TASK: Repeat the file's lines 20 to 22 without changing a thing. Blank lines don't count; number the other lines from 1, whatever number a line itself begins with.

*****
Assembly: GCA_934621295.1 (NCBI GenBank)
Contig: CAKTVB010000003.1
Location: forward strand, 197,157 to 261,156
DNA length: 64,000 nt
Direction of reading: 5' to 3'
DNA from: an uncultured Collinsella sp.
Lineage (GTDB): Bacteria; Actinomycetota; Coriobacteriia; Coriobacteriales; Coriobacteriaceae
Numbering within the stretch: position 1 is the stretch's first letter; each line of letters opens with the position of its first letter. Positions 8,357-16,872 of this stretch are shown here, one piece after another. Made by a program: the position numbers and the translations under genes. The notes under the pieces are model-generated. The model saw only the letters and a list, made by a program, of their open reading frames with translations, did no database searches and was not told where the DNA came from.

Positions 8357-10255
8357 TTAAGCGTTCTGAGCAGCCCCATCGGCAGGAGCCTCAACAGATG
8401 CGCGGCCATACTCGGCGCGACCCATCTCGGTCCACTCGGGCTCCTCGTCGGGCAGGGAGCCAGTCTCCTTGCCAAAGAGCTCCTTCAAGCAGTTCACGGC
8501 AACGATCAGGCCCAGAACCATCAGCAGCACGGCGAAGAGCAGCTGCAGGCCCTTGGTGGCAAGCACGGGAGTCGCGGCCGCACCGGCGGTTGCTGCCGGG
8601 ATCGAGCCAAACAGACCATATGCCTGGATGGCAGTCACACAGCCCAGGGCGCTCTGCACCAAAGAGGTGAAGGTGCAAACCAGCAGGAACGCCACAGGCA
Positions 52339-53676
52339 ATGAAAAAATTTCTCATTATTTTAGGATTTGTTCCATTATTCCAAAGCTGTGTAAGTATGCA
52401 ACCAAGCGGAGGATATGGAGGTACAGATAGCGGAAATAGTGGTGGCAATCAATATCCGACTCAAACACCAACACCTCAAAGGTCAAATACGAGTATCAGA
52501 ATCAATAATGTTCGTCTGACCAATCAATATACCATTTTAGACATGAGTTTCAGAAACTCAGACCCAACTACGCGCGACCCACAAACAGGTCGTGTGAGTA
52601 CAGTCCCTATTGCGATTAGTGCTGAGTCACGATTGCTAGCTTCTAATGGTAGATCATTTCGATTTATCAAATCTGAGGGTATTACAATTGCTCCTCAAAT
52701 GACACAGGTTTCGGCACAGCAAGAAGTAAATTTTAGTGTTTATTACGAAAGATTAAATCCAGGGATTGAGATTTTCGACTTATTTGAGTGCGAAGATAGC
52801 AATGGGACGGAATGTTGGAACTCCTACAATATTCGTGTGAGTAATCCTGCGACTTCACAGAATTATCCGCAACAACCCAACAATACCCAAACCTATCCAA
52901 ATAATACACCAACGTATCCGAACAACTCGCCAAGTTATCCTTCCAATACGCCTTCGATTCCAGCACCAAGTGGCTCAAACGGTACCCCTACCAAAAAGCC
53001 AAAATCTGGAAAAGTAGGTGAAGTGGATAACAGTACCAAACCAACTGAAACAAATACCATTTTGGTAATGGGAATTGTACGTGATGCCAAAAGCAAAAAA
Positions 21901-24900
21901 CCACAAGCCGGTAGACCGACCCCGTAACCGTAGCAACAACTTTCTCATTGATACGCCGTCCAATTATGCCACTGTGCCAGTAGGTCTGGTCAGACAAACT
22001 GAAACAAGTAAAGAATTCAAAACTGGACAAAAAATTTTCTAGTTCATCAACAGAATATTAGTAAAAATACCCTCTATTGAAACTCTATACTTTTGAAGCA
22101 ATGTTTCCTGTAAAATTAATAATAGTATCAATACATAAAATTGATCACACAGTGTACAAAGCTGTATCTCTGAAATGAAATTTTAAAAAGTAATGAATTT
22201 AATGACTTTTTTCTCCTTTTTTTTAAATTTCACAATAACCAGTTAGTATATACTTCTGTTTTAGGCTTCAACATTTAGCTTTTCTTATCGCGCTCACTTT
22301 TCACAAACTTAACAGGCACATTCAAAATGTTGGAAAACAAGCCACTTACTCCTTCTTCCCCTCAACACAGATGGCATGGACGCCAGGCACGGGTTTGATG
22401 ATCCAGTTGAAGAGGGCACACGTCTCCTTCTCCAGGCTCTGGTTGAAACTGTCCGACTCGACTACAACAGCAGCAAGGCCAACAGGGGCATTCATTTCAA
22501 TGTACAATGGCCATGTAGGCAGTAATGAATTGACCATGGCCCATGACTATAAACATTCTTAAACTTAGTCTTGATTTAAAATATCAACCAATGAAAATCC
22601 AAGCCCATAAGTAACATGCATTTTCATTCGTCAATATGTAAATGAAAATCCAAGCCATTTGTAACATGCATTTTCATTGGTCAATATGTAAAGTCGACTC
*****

52801 AATGGGACGGAATGTTGGAACTCCTACAATATTCGTGTGAGTAATCCTGCGACTTCACAGAATTATCCGCAACAACCCAACAATACCCAAACCTATCCAA
52901 ATAATACACCAACGTATCCGAACAACTCGCCAAGTTATCCTTCCAATACGCCTTCGATTCCAGCACCAAGTGGCTCAAACGGTACCCCTACCAAAAAGCC
53001 AAAATCTGGAAAAGTAGGTGAAGTGGATAACAGTACCAAACCAACTGAAACAAATACCATTTTGGTAATGGGAATTGTACGTGATGCCAAAAGCAAAAAA